Wayne Jacobs has been flagged up as a City manager of the future – by the man who currently has the job.

Jacobs and Junior Lewis last week signed new one-year deals as part of Peter Taylor’s coaching team.

Some fans thought that Valley Parade stalwart Jacobs’ days would be numbered once Stuart McCall left the club.

But Taylor made it clear from the start that he valued the knowledge of the City number two. And now he has backed him to potentially take on the hot-seat himself.

“I’ve no doubt that Wayne is a very good man for the football club,” said Taylor. “It wouldn’t surprise me if one day he might be the manager here.

“Wayne is a good coach, very organised and I think he has done extremely well.”

Jacobs was in temporary charge for one game – a goalless home draw with Grimsby – before Taylor was appointed as McCall’s successor. He was among the candidates short-listed for the post.

In his interview, Taylor stressed that he saw Jacobs as an important part of his own management system because of his long-term connection with City.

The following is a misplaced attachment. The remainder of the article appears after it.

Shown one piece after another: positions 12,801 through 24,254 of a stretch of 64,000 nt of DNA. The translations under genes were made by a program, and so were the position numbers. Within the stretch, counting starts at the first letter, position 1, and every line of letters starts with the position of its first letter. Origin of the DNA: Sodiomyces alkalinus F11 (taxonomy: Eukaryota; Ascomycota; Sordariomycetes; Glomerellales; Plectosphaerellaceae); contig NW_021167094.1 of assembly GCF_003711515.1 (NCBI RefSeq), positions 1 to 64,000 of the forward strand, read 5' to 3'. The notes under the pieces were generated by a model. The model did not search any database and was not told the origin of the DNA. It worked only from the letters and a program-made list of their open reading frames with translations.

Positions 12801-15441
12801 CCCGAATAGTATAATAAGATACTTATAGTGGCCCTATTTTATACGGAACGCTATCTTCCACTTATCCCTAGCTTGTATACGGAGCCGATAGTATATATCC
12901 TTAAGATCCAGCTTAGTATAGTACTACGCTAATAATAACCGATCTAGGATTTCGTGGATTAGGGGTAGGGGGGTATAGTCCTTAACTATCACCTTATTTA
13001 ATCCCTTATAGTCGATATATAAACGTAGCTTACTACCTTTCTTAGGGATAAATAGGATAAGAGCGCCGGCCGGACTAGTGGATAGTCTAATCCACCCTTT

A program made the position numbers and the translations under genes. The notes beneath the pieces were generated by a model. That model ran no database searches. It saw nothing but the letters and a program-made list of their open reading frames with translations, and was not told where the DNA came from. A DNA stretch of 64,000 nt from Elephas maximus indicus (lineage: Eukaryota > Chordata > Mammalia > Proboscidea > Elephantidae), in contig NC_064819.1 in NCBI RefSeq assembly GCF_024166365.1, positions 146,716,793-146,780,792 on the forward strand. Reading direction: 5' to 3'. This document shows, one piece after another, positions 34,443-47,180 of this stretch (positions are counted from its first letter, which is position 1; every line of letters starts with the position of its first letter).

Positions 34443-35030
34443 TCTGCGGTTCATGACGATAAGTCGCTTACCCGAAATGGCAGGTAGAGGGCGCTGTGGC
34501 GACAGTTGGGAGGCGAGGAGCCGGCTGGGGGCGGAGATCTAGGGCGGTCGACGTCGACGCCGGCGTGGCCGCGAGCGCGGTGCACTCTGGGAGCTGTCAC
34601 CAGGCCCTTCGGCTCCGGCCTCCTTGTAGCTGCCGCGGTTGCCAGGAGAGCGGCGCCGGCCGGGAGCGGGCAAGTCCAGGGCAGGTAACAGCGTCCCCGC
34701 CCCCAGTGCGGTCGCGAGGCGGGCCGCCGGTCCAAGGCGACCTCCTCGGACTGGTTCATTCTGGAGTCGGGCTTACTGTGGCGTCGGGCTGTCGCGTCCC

The Bantams boss has been delighted with the way that McCall’s former assistant has operated alongside Lewis, his loyal lieutenant who has followed Taylor to eight different clubs.

Taylor added: “They both work very well together. They both have good values for the football club.

“The most pleasing thing about it is that Wayne and Junior get on exceptionally well, which is so important.

“I knew Junior could be and would be good here. He knows how I like to work and he can mark people’s cards about me.

“They make a good team and I know the players appreciate what they do.”

Taylor is also feeling the benefits of having an extra pair of hands on the training pitch.

After the wage cuts 12 months ago, McCall lost David Wetherall to the youth role, which left him a man down on the coaching side.

Taylor said: “Sometimes you can have too many players training. When it is close to the game you don’t want to work with everyone.

"Wayne and I can get to work with the starting 11 on specialist areas for that game, rather than with 18 or 22 players, while Junior takes the reserves.”